Q. My roommates recently moved out of the three-bedroom we shared, and I'd like to take over the apartment and put my name on the lease. After our lease expired March 1, I covered the rent for the entire place, and I've been paying my rent without a problem for years. Still, my landlord insists that I provide proof of my income. What are my rights in this situation?
A. At this point, it sounds like you have become a month-to-month tenant without a lease. Basically, staying past the termination of your lease on March 1, and continuing to pay rent--assuming it is accepted by your landlord--gives you the right to stay in the apartment for 30-day periods each time you pay rent. If the landlord wishes to terminate your tenancy, they must provide you with 30 days' notice in writing. The notice must be properly served as required by statute.
As far as a new, solo lease, if your income satisfies the landlord’s requirements, you should provide copies of your tax returns to demonstrate it. Most landlords require that their tenants earn 40 times the monthly rent in annual income.
If you do not meet your landlord’s income requirements, you still have options. First, you could seek a guarantor who would sign an agreement obligating them to pay the rent if you fail to. Guarantors typically need to make 80 times the monthly rent. There are also for-profit guarantors that will provide this service for a fee (e.g. Insurent).
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Another option would be to speak with your landlord to see if they will accept a larger security deposit or upfront rent in lieu of their income requirement. Depending on how close you are to satisfying their requirement, you may be able to get away with providing as little as one additional month of security deposit (though it isn’t unheard of for landlords to ask for as much as 6 months for higher risk tenants).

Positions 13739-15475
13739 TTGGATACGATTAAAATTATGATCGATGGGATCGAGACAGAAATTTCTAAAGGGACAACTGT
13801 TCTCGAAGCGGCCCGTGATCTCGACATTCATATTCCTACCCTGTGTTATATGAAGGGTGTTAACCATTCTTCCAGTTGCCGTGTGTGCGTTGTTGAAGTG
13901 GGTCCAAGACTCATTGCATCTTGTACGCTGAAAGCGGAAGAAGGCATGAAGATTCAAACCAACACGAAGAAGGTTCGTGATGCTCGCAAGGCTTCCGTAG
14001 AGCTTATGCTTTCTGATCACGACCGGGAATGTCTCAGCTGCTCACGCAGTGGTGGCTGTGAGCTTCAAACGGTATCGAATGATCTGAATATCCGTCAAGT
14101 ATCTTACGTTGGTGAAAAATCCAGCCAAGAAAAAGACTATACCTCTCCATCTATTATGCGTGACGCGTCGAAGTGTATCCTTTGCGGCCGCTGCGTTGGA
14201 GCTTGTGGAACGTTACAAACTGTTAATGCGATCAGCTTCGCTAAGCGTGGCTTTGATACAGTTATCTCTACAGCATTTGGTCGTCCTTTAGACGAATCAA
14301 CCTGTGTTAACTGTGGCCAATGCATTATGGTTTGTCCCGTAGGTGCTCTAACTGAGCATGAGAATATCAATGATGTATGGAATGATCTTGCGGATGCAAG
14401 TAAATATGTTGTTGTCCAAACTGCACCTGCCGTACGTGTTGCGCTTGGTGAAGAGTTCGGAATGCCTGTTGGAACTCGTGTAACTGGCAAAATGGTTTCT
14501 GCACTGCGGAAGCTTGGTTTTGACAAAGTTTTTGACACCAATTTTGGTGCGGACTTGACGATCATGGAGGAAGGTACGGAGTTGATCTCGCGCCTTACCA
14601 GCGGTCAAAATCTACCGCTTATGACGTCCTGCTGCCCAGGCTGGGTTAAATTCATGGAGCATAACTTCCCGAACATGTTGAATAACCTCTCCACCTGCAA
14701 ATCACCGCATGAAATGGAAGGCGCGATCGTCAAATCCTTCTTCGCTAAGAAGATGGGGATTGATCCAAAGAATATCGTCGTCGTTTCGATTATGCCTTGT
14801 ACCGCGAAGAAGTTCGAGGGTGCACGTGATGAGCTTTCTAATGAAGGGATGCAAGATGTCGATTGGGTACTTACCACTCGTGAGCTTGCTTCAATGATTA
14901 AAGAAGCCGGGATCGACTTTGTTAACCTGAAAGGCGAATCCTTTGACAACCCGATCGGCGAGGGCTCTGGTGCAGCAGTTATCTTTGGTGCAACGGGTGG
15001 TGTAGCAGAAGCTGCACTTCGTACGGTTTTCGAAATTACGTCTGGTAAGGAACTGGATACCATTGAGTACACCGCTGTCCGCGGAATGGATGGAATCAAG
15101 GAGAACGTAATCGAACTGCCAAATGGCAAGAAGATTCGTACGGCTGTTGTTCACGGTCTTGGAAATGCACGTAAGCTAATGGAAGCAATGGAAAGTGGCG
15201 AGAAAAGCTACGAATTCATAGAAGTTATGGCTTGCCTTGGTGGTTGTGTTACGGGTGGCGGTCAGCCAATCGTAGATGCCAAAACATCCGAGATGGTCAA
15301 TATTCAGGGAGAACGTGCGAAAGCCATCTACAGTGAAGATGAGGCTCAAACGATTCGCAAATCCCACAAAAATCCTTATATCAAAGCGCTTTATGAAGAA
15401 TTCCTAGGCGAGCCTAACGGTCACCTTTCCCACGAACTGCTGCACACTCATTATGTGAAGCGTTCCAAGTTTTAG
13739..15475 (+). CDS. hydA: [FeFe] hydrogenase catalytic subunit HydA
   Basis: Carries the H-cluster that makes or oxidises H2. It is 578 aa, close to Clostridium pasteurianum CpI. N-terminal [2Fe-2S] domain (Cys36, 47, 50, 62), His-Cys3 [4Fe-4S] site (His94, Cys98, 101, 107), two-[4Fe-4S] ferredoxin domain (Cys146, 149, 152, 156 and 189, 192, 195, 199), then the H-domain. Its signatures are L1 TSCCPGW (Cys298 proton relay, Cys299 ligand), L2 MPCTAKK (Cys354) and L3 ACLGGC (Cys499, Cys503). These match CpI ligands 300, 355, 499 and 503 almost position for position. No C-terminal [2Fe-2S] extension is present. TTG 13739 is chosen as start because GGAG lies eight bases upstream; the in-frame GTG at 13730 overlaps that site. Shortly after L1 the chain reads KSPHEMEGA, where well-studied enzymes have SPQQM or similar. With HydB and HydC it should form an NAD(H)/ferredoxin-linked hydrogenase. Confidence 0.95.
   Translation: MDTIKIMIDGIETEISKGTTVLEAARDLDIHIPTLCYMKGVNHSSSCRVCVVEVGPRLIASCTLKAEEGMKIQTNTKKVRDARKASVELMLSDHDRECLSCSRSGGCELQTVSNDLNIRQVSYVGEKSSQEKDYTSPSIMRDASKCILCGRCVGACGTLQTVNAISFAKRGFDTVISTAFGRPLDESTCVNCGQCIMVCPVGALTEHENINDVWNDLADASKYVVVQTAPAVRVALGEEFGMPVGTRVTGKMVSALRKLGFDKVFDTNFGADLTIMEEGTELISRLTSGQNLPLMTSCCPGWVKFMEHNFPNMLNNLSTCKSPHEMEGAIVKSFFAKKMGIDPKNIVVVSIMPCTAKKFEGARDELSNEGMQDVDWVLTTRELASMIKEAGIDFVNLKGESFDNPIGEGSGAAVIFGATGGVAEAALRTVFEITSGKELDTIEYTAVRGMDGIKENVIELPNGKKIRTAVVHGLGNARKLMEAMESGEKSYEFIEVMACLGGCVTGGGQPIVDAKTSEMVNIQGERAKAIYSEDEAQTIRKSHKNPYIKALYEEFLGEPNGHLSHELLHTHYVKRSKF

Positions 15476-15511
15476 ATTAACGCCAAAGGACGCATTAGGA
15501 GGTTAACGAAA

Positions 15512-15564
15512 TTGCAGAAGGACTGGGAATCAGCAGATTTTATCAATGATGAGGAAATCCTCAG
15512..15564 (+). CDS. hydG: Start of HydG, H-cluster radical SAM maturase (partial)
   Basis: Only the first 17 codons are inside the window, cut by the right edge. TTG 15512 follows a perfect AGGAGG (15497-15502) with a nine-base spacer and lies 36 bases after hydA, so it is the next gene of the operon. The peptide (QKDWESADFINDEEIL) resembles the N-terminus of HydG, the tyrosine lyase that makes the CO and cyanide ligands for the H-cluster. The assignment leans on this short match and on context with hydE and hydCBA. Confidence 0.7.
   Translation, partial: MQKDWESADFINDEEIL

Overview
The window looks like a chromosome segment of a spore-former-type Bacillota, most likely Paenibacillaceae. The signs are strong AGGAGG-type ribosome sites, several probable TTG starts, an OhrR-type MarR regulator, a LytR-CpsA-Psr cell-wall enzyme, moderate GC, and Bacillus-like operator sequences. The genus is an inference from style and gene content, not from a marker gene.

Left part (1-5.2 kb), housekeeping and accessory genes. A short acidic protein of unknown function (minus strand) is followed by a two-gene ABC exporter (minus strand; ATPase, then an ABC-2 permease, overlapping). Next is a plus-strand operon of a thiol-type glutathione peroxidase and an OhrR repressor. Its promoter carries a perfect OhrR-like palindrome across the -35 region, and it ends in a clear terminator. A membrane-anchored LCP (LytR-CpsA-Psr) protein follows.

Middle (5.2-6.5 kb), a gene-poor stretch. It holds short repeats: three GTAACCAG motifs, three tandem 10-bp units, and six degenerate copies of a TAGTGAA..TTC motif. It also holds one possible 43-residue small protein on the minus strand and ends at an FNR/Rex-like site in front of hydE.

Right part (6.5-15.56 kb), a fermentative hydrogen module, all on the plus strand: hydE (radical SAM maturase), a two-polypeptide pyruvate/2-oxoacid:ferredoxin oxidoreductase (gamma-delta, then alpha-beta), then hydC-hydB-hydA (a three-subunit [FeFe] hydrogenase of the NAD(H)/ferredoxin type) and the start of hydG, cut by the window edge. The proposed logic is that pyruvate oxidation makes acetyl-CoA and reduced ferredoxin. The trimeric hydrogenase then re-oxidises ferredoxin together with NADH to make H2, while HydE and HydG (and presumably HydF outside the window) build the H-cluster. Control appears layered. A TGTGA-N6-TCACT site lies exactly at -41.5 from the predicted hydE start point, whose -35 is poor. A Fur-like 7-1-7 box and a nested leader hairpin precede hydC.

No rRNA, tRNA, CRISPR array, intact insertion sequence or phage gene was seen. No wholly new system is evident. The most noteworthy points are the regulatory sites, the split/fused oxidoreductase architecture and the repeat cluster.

Lastly, you can continue with your month-to-month tenancy while you search for new roommates whose combined income can help you qualify for a new lease. However, keep in mind that the landlord is under no obligation to continue to offer to rent you the apartment and may terminate your tenancy as described above or increase the rent. For that reason, if you elect to seek new roommates, you may want to be transparent with your landlord by sharing your intentions and agreeing upon a time frame to secure the new roommates.
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Mike Akerly is a New York City real estate attorney, landlord, and real estate broker. He is also the publisher of the Greenwich Village blog VillageConfidential.
Note: The information provided here is for informational purposes only. It should not be construed as legal advice and cannot substitute for the advice of a licensed professional applying their specialized knowledge to the particular circumstances of your case.